In terms of strategy diversification, Campbell recognizes that adding new strategies such as macro, equity market neutral short term, and other low correlation strategies have added a lot of value to their existing portfolio. However, when it comes to diversifying within trend, the underlying momentum factor is already strong, and there may not be as much incremental value in adding more trend strategies. Nevertheless, Campbell continues to diversify their trend book to capture short-term random variation in their trades.

Overall, the concept of effective bets ensures that Campbell is maximizing their positive expected return trades or bets and diversifying their portfolio to reduce risk and increase the expected risk-adjusted return.

Campbell has been finding new opportunities by basing some new alphas off underlying trend signals and using relative value or other mathematical methods to capture different themes on top of the trend beta exposure, which has been a big focus for them in recent years.

Relevance of ESG to CTA’s

Kevin discussed Campbell & Company's approach to ESG (environmental, social, and governance) investing. The firm has been gradually opening up to ESG for a few years now and has received more questions about it from European investors. The firm has a UCITS fund that has an exclusion list based on ESG criteria. The firm has also done research on how to apply ESG themes to their portfolios using risk factors at the country level to identify a country's level and rate of change of progress in ESG indicators, but this has not been put into production yet due to a lack of investor interest.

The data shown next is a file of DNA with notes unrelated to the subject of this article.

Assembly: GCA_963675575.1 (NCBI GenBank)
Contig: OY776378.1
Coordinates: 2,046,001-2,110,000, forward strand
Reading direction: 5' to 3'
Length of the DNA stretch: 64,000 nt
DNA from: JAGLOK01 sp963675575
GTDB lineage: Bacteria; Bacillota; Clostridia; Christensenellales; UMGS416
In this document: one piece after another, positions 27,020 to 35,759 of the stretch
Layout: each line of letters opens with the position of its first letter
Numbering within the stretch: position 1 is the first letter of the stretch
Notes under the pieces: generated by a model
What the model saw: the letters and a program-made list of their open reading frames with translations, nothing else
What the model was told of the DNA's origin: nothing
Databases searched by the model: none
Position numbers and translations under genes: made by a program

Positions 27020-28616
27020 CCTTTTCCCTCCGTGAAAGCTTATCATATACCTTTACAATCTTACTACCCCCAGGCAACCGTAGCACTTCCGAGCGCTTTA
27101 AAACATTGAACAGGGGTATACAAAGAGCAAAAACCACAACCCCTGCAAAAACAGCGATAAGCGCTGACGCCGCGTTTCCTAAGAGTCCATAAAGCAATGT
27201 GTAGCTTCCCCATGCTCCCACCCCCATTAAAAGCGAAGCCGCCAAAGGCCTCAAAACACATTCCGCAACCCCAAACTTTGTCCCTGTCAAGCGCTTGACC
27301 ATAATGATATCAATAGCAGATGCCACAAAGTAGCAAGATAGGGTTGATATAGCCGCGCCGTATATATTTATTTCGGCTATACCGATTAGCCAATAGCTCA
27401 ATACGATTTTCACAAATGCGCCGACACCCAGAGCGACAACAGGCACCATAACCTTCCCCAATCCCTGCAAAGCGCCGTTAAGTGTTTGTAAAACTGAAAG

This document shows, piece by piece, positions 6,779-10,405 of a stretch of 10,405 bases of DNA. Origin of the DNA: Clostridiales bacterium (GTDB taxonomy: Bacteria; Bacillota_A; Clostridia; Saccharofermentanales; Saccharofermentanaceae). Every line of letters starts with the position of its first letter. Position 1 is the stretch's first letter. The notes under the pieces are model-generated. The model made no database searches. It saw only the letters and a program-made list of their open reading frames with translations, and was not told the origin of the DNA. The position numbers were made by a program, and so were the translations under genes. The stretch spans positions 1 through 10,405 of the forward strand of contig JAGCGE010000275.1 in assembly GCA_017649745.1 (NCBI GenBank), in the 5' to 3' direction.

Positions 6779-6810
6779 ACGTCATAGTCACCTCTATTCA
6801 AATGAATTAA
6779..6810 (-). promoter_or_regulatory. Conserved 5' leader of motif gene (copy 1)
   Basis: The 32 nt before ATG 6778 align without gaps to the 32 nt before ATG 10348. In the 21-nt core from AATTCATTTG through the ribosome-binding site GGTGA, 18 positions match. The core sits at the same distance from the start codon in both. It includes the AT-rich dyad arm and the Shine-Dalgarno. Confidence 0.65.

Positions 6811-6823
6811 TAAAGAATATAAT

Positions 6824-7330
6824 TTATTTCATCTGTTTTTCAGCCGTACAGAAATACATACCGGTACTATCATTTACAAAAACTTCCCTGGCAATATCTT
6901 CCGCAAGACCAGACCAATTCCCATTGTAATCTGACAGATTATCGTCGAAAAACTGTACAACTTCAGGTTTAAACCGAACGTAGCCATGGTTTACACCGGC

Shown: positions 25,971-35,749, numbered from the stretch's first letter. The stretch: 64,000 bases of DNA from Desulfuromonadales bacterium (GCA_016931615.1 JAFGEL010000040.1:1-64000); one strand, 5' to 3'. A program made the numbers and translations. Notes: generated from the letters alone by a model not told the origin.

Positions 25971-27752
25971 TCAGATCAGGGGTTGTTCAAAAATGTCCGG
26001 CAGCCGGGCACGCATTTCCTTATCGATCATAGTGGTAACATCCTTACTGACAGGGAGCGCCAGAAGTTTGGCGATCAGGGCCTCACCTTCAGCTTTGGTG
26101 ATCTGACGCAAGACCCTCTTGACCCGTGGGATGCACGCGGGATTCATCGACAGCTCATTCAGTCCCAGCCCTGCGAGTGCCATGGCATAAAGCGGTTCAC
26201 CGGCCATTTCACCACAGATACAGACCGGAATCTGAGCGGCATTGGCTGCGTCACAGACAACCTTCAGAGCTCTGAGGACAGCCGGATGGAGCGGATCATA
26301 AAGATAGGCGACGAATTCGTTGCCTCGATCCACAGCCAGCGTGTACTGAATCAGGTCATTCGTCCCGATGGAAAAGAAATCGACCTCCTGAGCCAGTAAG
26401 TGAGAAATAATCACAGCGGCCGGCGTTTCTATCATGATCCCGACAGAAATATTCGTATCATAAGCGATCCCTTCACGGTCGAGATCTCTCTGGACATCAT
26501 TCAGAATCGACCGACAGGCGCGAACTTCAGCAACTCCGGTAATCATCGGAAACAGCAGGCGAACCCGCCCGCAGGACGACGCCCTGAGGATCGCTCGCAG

Kevin also mentioned that the firm has been exploring weather as an important factor for some markets and has a model that trades based on weather data. However, ESG investing is not the firm's highest priority, and they continue to explore it but have not made it a significant focus of their investment strategy.

Finally, Kevin mentioned that the firm follows rules and does not have an opinion about the investments they make, meaning that they allow others to transact in certain markets, but this does not necessarily mean they have an ESG footprint.

Risk Management and Dynamic Position Sizing

Alan and Kevin discussed risk management in trend following and multi-strategy portfolios. For multi-strategy portfolios, their risk management objectives involve delivering a stable level of risk, diversification among styles, and avoiding concentration in any one dimension to prevent tail risk. 

They use risk factor libraries to measure their exposure to market, sector, and macroeconomic risks. 

On the other hand, trend-following portfolios have less tight constraints on tail risk measures because they allow for more concentration in these portfolios. They use dynamic risk targeting to adjust the risk level of a portfolio based on its complementarity to equity exposures.

Kevin also noted that while systematic trading is valuable, it's not realistic to have a 100% automated system. Human judgment is still required for the research process and allocating decisions. 

Campbell has an investment committee that meets daily to analyze exposures, positions, and risks in the complicated set of portfolios. This committee helps to make sure they are not missing anything and they're up to speed on where they have exposures. The investment committee is also useful in cases where the standard risk management process might not fully be suited for event risks that are upcoming. In such cases, they work with the risk team and other researchers to build in additional layers of protection. 

Finally, there are rare cases where human judgment is needed, such as temporarily removing an exposure that is not suitable for the portfolio.

Niels and Kevin discussed the debate between static and dynamic position sizing in trading. 

The argument for static position sizing is that it allows traders to stick with outlier trades and capture the large number of effective bets, while dynamic position sizing may result in a smaller exposure during outlier trades. However, Kevin believes that dynamic sizing fits better with their investment philosophy, which takes into account changing market volatility and correlations to avoid tail risks and capture effective bets.